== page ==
the education of R.

The fruit trees signal that it’s picking time. R and I ride the ATV around to the different trees and start pulling off the apples and pears. I notice that R is throwing more of them into the field than I am.

-They have holes, he says. They were eaten by something.

I let him throw away to his hearts content. After all, there are plenty of apples and pears, more than we can possibly eat. We will be donating to the local food bank again…this was a good year for our little orchard. All of our trees are “organic” not because we believe in it (we do) but because we are basically lazy. It takes work and an organized mind to keep fruit trees sprayed on time. And I have an aversion to spraying poison on things. So If R finds some half eaten apples and wants to throw them out for the deer, that’s fine with me.

When we get back to the house I begin to pull out the apples and pears that I want to keep to make applesauce and pear tarts. Our older trees were planted before the advent of some of the tastier, sweeter apples and they tend to be great for applesauce but not much else.

-Wait, R says, that one has a hole in it.

I squint at the apple and see a place where a small bug had enjoyed the apple.

-Really? I ask. This is a perfectly good apple. I mean I know it’s not what you would find in the supermarket but it will make great applesauce. I will cut out the part where the bug noshed on it. You know, sometimes the ones that are gnarly looking actually taste better.

Now, you should know that I grew up in the country and my husband, well, his idea of trees are the ones that are sticking out of the concrete in the sidewalk. Despite having lived in this house on our little “farm” (I use this term loosely) for eight years, he still is uncomfortable being out of doors unless he is washing his car or has a golf club in his hands or mowing the lawn. Bugs of all varieties are the bane of his existence and he much prefers air-conditioning to heat. I have been slowly kicking him of the AC habit since we moved here because our house was built in the 1880’s when cross breezes were obligatory and the trees outside were planted for shade, not beauty. (They achieve both, but that’s another post.) FYI, I am also perfectly happy turning on the AC when it’s stinky hot.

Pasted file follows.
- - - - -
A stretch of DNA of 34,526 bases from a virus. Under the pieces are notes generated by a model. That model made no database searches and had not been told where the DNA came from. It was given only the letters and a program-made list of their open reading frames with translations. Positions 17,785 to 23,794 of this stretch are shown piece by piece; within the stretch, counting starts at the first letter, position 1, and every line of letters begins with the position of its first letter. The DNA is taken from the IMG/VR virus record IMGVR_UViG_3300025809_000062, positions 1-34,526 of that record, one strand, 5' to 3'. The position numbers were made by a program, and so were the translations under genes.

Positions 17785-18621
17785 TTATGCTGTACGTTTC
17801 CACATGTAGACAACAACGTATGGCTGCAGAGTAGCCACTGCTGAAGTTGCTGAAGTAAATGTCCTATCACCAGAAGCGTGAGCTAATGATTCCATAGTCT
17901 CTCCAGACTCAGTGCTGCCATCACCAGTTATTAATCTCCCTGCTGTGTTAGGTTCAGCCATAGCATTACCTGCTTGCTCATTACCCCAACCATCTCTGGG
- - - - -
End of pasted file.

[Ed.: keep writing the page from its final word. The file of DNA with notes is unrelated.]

R’s discomfort spreads to eating fruit and vegetables that come directly from the garden. He has this idea that what he buys in the market is safer and better…no bugs, seen and unseen, reside on the carefully picked and displayed apples and pears that he chooses in the produce aisle. I am really trying hard to teach him that it’s not all about the look, it really has to do with the taste and a tomato eaten off the vine is sooooooo much more amazing than the tomato that came from, uh, well, I’m not sure where it came from.

So R’s education continues. I don’t think he will ever be totally comfortable in the great outdoors, but on the flip side, I’d never be totally comfortable having to be indoors all day. I’m already mourning the loss of the days when I can sit on the hillside and throw the ball for Lucy. But for now, I will just go down and check out the applesauce. He might even eat some of it.

 

a bit of what we picked
a bit of what we picked
a hole? really? where?
a hole? really? where?

UPDATE: The applesauce is delicious.

 

9 thoughts on “the education of R.

  1. The holey, misshapen fruit is the very best for cooking. No doubt about it. I didn’t realise your house was that old. I love it when a house is built for breeze and sun and all that sensible stuff.

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